Striding Over the Edge

Striding Over the Edge
Comments

Looks beautiful and wild Brian you've made a lovely job of capturing it on canvas

Ah, it's an exhilarating place, Dennis, one that forces you to stand still to look. The great Alfred Wainwright said, "It's all magnificent country". And so it is. Thanks for the kind comments. Very much appreciated. Brian

Wow Brian, this is an amazing painting, both the mountains and the sky looks wonderful. I think you and your dog were very brave to walk along that!!!!

Very beautiful. Great to hear the story too.

Wonderful depth and magnificent splendour, must be exhilarating to be up there in the clouds. Beautifully painted Brian.

Thank you Carole, Margaret, Dawn and Fiona, for the very generous comments. I really do appreciate you taking the time to look and comment. Absolutely delighted you liked this painting, Carole. Ah, Margaret, he was an experienced hand and no fool. If he didn't like the look of something he used to wait until I could give him a lift. The track is about a narrow pavement's width along the top, but the drop to either side is a bit hairy. Pleased you enjoyed the story, Dawn. *smile* It is wonderful, Fiona, when you walk along the fell tops on a clear day with low cloud to one side. The view in every direction is amazing. I never get used to it and never take it for granted. The sea has the same effect on me. Best to all Brian

PS Did you notice the walkers on the ridge? B

Beautiful and wild, I can just imagine tumbling down that edge in the mist.

Thank you very much Sandra, for the kind and encouraging comments. Appreciated. Providing you take care and stop when you want to look at something, the crossing isn't too scary. Scary enough, though. *smile* Brian

Fabulous sense of place, Brian.

Thank you very much, Shirley, for the encouraging comment. I'm pleased the sense of place was apparent. Thanks for letting me know. Brian

Oh Brian, you've got me worried about your dog now! 😮Not you of course. This is a beauty, bet it takes pride of place. The ridge catching the light takes the eye around and beyond the edge you've got a real sense of the drop. Congrats!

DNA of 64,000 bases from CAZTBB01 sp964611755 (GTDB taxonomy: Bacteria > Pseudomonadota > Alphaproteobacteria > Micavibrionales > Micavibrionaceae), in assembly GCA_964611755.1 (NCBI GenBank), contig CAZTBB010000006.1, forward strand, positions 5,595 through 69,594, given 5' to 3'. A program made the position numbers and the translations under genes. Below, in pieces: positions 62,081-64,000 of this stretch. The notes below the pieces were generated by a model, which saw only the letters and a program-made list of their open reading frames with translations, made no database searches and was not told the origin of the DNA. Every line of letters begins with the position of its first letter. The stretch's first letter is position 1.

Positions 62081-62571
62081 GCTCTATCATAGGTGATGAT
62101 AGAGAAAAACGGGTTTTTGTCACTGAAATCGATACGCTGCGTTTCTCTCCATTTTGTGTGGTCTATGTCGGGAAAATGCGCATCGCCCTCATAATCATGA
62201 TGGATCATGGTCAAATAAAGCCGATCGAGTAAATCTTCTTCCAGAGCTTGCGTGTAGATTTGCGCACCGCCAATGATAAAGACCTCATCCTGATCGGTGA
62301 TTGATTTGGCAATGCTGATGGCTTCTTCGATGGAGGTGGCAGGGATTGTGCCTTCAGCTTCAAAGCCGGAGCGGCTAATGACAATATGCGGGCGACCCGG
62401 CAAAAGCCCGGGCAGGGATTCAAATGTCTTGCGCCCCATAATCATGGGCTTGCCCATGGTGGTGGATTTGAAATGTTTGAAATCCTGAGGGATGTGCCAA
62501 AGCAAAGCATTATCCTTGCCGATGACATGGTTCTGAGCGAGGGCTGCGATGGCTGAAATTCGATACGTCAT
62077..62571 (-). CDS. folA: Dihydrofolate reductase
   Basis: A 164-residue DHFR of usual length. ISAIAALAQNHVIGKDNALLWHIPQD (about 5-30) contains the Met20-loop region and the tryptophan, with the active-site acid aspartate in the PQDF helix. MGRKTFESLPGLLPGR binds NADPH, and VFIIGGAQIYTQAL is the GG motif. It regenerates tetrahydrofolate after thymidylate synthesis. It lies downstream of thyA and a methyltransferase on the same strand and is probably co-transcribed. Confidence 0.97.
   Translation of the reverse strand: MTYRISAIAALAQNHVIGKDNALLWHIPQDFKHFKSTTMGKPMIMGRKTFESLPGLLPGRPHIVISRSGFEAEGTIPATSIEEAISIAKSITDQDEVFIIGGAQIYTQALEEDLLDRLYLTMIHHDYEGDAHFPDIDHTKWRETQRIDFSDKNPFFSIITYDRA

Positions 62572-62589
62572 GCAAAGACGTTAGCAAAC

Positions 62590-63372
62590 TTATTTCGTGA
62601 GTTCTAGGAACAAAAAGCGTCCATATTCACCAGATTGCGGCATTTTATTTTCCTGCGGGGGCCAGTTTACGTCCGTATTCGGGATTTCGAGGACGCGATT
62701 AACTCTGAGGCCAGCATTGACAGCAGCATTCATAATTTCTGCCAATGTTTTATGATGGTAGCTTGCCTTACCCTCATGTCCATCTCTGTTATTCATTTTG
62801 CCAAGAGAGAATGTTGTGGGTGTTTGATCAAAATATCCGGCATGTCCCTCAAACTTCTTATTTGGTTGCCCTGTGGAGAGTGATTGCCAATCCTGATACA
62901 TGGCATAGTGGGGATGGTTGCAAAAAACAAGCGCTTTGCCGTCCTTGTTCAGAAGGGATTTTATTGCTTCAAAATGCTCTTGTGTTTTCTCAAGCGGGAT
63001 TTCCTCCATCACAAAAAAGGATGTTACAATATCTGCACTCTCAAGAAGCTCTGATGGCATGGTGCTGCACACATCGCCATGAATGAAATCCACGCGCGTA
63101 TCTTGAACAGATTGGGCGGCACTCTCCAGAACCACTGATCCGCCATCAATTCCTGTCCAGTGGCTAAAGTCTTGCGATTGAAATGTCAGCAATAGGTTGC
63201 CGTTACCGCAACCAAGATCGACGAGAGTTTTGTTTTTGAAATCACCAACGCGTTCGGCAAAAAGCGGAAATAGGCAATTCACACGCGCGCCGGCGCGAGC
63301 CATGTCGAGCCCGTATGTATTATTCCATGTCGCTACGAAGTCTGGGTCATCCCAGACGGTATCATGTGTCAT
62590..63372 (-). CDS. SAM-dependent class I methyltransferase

Thank you very much, Marjorie, for the super comments. You had me smiling. Ben was such a good climber I never had to worry about him and I honestly never put him in any danger. I used to tell people, tongue in cheek, that he was a Cumbrian Fell Dog, a breed that doesn't even exist. I've seen a few dogs making the crossing over the years. They love it. *smile* So pleased you liked this one. Brian

Goodness Brian this brought back some memories. Although I never did Striding Edge in the winter I was thrilled when I did complete it many years ago -a few scary moments along the way but walking with experienced walkers. I love the way you've got the sunlight on the ridge. Wonderful.

I can't tell you how pleased I was to read your comments, Carol. Thank you very much. It's so good to read that this painting evoked some memories, and that you have experienced the delights of Striding Edge. The only ridge that beat it, for me, for the scary factor was Sharp Edge, Blencathra, near Keswick. I concentrated like there was no tomorrow when I crossed that wonderful ridge. Brian

I love this

Thank you very much Alan, for the very encouraging comment. Appreciated. Brian

Hang on Studio Wall
09/03/2018
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Oil on canvas 60 x 50 cms. I started with a drawing then applied an acrylic underpainting and finished with oils. I've walked along this edge (arete) many times, once with my dog, Ben. He had the best ideas, by far, when it came to choosing the safest route. It's not as difficult as it looks btw. There are two plaques along the edge to commemorate two blokes who didn't make it to the other side. Not recent events, incidently, but a word of warning. The arete is Striding Edge in the Lake District, an edge which leads to the summit of Helvellyn, a peach of a mountain.

About the Artist
Brian J Mackay

I'm a retired FE lecturer (62), having taught Marketing and Geography to Travel & Tourism students for twenty years or so, and I DO miss it a bit. My wife, Diane, is from Kendal, where she introduced me to the Lake District fells, tarns and lakes. They have been a source of inspiration for me (and…

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